Havana Hi-Fi with DJ Steven Lee Moya
Every Thursday at Hotel Havana, DJ Steven Lee Moya presents Havana Hi-Fi — an evening exploring the wide and diverse musical world of Afrocentric rhythms. According to the DJ it’s “where Fela Kuti meets James Brown.” Guests can expect afro-latin jazz, afrofunk, afrobeat, afro-brazilian and all things exotica during his weekly, three-hour excursion. Known by many as one of San Antonio’s high profile experts in all things lounge, Moya curates his sets with the same precision as his fashion flare — with class and sophistication. For six years strong, it’s been afro-cool vibes, cocktails, bites, and ambiance at Havana Hi-Fi, perfect for a date night or a swanky cocktail outing with the crew. Free, 8-11pm, Hotel Havana Bar, 1015 Navarro St., (210) 222-2008, havanasanantonio.com.
– JJ Lopez
Our Lady Peace
Our Lady Peace arose in the sweet ambiguous time where literally any music that wasn’t hip-hop, metal or country was classified “alternative.” From Smashing Pumpkins to Tool and even bands like Third Eye Blind and Our Lady Peace, “alternative” music was the laziest way for industry people to say, “Hey, this isn’t Backstreet Boys or Wu-Tang Clan.” Sounding like they could probably be on tour with bands like Collective Soul and Eve 6, Our Lady Peace formed in Toronto in the early '90s and quickly experienced success which, contrast to many of their Canadian rock counterparts, continued to thrive on through the 2000s. The band is on tour in support of their new album Somethingness which will be released in the form of two EPs. The first volume (released back in August) actually sounds pretty good, which is relatively surprising for a band from the ’90s and a testament to the quality songwriting of frontman Raine Maida. $33-$44, 7pm, Aztec Theatre, 104 N. St. Mary’s St., (210) 812-4355, theaztectheatre.com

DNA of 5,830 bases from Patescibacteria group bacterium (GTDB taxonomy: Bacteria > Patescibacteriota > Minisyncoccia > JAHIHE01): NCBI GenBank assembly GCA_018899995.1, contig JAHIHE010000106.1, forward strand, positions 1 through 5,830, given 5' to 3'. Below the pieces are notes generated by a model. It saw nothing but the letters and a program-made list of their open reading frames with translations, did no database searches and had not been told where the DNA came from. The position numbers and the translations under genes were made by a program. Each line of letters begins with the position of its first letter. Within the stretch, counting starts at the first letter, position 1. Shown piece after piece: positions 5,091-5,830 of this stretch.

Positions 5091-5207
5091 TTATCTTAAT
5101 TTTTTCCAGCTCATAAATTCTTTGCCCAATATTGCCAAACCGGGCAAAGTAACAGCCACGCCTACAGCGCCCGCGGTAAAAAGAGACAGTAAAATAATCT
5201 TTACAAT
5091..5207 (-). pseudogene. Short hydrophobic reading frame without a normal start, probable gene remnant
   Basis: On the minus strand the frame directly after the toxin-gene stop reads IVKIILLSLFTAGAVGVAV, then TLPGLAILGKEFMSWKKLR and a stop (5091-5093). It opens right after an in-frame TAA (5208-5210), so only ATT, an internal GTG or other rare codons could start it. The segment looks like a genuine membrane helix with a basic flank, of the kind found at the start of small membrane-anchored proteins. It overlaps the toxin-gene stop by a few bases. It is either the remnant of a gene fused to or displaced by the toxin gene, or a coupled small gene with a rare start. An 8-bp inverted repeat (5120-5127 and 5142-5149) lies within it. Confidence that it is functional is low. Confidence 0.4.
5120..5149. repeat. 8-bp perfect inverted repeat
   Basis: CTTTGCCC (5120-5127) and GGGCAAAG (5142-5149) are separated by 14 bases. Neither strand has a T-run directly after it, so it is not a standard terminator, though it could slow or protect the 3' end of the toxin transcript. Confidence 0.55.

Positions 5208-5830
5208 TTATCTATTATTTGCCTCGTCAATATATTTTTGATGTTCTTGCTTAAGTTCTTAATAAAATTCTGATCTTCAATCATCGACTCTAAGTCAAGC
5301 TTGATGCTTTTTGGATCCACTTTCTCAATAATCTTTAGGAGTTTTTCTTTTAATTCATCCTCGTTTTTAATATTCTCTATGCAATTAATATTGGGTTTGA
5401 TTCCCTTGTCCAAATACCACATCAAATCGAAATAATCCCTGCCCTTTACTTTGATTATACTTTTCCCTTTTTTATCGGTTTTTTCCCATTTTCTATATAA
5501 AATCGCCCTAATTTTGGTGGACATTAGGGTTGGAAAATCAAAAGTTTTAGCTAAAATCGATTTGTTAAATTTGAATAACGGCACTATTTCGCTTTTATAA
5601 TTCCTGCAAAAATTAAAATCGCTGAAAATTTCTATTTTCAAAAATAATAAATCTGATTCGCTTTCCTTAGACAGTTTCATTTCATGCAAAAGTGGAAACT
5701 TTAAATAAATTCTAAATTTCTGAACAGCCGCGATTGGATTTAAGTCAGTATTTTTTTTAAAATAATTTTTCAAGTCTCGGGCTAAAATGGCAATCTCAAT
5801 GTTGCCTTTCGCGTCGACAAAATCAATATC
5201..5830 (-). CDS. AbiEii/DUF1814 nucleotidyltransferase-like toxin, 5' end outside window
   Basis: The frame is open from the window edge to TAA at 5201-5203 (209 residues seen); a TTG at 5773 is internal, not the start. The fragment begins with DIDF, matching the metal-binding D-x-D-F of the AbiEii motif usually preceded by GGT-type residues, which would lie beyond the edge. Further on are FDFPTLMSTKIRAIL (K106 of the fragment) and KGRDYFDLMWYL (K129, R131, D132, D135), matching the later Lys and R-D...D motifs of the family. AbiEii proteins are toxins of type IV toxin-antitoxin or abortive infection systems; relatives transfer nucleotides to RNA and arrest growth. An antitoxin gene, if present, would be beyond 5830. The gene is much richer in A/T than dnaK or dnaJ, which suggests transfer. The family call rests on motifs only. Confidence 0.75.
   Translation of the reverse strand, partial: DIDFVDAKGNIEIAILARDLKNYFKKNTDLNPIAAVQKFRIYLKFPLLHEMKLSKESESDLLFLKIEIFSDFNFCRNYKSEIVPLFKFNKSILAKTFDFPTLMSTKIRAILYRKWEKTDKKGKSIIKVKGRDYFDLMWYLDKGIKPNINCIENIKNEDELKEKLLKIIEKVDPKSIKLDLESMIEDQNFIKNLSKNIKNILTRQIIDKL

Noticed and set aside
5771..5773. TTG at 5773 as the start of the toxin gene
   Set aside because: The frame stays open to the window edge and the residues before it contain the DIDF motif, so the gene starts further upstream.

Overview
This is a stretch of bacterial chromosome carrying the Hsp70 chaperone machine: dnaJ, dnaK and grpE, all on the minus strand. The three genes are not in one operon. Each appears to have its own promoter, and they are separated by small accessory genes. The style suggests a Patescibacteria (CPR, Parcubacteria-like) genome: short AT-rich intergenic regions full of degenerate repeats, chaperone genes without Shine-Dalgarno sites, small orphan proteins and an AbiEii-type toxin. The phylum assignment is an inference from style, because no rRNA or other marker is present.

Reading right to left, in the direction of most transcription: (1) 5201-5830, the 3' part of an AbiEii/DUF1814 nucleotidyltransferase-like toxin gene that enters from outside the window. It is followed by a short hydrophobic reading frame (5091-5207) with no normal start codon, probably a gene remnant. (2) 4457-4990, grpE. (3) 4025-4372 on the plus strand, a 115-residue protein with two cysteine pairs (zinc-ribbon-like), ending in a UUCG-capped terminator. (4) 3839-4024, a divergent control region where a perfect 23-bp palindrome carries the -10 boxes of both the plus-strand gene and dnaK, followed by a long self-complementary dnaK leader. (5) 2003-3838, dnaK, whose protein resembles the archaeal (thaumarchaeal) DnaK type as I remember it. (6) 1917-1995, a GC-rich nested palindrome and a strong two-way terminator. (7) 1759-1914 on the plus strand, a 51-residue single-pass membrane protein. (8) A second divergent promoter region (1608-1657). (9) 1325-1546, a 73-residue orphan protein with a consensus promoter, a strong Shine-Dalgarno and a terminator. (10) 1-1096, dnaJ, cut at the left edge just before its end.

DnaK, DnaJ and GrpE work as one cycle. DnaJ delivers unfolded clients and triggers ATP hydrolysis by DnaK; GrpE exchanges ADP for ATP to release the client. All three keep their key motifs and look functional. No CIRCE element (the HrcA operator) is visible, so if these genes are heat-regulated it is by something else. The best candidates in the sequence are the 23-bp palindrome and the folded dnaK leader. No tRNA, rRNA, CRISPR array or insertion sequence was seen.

. – Chris Conde
As mumble rap and trap rap continues to survive without their artists actually rapping, folks in the underground and alternative rap communities across the planet continue to write bars and hold sacred the true art form of hip-hop, you know, writing lyrics. Seattle’s Sadistik is one of these rappers. “Chemical Burns,” a track that came out in 2014, which features the late rapper Eyedea, is probably the best example of Sadistik’s honest lyricism and skill level as a rapper as the track is in 6/8 time – a tough time signature for most lesser MCs. “Less that you know, the less that you feel / I’m cursed with intelligence I can’t heal / kneel, kill, death to the bourgeois / proletariat with the new song / noose on a bony neck / loneliness, opiate and a bruised jaw.” With Nacho Picasso, Rafael Vigilantics, Upgrade, $7-$12, 9pm, Limelight, 2718 N. St. Mary’s St., thelimelightsa.com
. – CC